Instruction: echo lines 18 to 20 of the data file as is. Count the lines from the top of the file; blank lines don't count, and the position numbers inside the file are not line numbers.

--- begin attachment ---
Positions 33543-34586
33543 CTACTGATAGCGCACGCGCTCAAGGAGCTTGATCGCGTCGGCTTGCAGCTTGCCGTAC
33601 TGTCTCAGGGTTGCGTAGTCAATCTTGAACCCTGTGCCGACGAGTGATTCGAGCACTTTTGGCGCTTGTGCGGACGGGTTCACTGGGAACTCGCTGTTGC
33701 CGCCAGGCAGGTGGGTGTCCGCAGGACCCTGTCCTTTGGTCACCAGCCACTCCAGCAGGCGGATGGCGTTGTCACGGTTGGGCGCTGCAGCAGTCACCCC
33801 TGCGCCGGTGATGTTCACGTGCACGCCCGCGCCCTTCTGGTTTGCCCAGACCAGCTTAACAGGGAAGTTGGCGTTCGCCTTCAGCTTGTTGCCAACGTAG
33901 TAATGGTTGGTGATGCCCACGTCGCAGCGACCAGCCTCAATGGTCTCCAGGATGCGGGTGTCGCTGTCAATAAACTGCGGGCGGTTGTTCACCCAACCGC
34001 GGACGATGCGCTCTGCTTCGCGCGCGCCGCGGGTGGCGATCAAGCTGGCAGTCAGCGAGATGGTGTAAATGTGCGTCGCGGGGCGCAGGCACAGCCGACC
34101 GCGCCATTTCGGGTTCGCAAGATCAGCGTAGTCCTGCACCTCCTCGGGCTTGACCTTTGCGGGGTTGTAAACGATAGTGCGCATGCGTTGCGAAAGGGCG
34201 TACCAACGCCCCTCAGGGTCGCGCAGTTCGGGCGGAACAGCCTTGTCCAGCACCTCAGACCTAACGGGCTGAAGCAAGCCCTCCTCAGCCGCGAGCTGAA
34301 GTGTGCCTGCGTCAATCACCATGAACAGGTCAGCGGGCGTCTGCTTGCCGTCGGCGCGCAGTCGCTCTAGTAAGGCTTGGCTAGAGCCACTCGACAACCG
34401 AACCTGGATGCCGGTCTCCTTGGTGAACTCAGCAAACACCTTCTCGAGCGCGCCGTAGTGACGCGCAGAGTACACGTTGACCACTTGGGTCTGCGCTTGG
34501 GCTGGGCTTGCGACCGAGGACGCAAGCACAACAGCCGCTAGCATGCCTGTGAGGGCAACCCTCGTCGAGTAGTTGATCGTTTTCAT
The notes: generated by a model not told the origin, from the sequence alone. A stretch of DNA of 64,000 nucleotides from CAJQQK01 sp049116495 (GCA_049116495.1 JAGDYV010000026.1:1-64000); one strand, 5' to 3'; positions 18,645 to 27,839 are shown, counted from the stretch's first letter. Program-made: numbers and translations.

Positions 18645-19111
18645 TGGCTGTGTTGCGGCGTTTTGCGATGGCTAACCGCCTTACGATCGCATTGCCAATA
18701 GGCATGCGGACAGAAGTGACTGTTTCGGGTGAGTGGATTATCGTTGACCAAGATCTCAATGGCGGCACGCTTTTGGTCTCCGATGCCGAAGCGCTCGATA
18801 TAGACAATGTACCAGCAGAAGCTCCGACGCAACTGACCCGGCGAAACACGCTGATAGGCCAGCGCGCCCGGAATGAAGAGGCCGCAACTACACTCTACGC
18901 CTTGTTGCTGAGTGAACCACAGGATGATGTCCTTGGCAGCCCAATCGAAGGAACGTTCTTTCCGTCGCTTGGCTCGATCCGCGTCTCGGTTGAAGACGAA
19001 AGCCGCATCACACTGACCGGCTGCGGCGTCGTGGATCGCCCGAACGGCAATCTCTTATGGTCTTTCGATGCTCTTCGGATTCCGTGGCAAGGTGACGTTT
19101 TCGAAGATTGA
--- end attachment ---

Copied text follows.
18901 CTTGTTGCTGAGTGAACCACAGGATGATGTCCTTGGCAGCCCAATCGAAGGAACGTTCTTTCCGTCGCTTGGCTCGATCCGCGTCTCGGTTGAAGACGAA
19001 AGCCGCATCACACTGACCGGCTGCGGCGTCGTGGATCGCCCGAACGGCAATCTCTTATGGTCTTTCGATGCTCTTCGGATTCCGTGGCAAGGTGACGTTT
19101 TCGAAGATTGA